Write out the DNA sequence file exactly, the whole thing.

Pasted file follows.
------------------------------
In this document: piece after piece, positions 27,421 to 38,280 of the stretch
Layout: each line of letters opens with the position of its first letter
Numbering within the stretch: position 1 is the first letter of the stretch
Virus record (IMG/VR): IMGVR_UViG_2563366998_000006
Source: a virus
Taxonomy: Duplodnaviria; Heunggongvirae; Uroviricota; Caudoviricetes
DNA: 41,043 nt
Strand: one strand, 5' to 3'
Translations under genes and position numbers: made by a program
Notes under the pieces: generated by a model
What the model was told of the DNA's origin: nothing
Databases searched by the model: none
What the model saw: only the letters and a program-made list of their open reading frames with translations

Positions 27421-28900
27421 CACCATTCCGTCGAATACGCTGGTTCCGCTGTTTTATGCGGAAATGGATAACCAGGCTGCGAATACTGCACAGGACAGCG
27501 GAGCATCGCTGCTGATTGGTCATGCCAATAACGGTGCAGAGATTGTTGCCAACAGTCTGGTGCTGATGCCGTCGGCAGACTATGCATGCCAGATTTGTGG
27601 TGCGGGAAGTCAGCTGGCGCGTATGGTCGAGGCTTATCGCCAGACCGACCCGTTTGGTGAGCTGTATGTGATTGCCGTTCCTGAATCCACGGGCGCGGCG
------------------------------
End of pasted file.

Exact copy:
In this document: piece after piece, positions 27,421 to 38,280 of the stretch
Layout: each line of letters opens with the position of its first letter
Numbering within the stretch: position 1 is the first letter of the stretch
Virus record (IMG/VR): IMGVR_UViG_2563366998_000006
Source: a virus
Taxonomy: Duplodnaviria; Heunggongvirae; Uroviricota; Caudoviricetes
DNA: 41,043 nt
Strand: one strand, 5' to 3'
Translations under genes and position numbers: made by a program
Notes under the pieces: generated by a model
What the model was told of the DNA's origin: nothing
Databases searched by the model: none
What the model saw: only the letters and a program-made list of their open reading frames with translations

Positions 27421-28900
27421 CACCATTCCGTCGAATACGCTGGTTCCGCTGTTTTATGCGGAAATGGATAACCAGGCTGCGAATACTGCACAGGACAGCG
27501 GAGCATCGCTGCTGATTGGTCATGCCAATAACGGTGCAGAGATTGTTGCCAACAGTCTGGTGCTGATGCCGTCGGCAGACTATGCATGCCAGATTTGTGG
27601 TGCGGGAAGTCAGCTGGCGCGTATGGTCGAGGCTTATCGCCAGACCGACCCGTTTGGTGAGCTGTATGTGATTGCCGTTCCTGAATCCACGGGCGCGGCG